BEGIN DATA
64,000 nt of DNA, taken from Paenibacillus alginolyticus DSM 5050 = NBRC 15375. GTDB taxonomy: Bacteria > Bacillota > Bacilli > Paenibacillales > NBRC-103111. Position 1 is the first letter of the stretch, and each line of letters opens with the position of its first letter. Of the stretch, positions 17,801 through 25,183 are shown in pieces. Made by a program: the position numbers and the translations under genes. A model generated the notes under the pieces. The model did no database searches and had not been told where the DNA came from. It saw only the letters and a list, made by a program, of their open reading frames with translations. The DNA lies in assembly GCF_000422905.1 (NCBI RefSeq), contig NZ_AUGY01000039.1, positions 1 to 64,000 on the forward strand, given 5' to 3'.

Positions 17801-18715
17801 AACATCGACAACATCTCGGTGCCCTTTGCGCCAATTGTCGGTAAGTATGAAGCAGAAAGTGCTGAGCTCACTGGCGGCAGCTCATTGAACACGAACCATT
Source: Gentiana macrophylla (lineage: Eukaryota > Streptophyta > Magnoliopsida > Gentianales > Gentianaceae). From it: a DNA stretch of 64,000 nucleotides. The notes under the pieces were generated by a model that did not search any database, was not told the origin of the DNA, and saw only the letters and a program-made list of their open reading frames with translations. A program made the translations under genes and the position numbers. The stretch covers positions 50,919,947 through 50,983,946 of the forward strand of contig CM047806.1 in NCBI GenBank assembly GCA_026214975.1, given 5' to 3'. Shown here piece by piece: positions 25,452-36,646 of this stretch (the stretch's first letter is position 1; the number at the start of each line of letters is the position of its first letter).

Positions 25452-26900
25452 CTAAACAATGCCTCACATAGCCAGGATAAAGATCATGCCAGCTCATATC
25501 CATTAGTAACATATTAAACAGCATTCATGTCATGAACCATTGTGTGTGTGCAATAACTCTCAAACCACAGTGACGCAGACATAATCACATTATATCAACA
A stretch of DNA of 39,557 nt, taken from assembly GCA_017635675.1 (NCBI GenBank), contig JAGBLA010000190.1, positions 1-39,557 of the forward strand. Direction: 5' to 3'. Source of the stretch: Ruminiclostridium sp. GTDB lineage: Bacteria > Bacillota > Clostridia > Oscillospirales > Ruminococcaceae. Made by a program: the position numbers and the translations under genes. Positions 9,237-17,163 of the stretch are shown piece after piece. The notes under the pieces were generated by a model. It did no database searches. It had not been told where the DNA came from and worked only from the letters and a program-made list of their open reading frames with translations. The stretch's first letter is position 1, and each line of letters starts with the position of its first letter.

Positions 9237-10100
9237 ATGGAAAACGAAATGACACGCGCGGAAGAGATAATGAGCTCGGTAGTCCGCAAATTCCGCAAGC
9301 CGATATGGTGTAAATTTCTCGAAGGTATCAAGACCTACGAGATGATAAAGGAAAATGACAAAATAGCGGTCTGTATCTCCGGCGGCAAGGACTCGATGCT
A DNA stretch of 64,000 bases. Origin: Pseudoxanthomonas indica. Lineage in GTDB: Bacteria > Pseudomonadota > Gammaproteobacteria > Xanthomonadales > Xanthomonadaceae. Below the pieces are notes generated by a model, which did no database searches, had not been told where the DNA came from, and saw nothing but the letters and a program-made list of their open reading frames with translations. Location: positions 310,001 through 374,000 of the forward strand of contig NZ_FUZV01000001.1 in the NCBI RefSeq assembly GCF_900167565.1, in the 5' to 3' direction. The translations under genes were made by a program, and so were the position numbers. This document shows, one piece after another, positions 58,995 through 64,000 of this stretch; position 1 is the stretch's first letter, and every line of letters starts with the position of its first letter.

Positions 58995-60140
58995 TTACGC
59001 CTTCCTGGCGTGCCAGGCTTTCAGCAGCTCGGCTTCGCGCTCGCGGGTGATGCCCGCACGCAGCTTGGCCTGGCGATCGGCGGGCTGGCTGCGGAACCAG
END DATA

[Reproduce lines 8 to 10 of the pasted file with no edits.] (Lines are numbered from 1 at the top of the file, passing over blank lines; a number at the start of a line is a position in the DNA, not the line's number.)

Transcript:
A stretch of DNA of 39,557 nt, taken from assembly GCA_017635675.1 (NCBI GenBank), contig JAGBLA010000190.1, positions 1-39,557 of the forward strand. Direction: 5' to 3'. Source of the stretch: Ruminiclostridium sp. GTDB lineage: Bacteria > Bacillota > Clostridia > Oscillospirales > Ruminococcaceae. Made by a program: the position numbers and the translations under genes. Positions 9,237-17,163 of the stretch are shown piece after piece. The notes under the pieces were generated by a model. It did no database searches. It had not been told where the DNA came from and worked only from the letters and a program-made list of their open reading frames with translations. The stretch's first letter is position 1, and each line of letters starts with the position of its first letter.

Positions 9237-10100
9237 ATGGAAAACGAAATGACACGCGCGGAAGAGATAATGAGCTCGGTAGTCCGCAAATTCCGCAAGC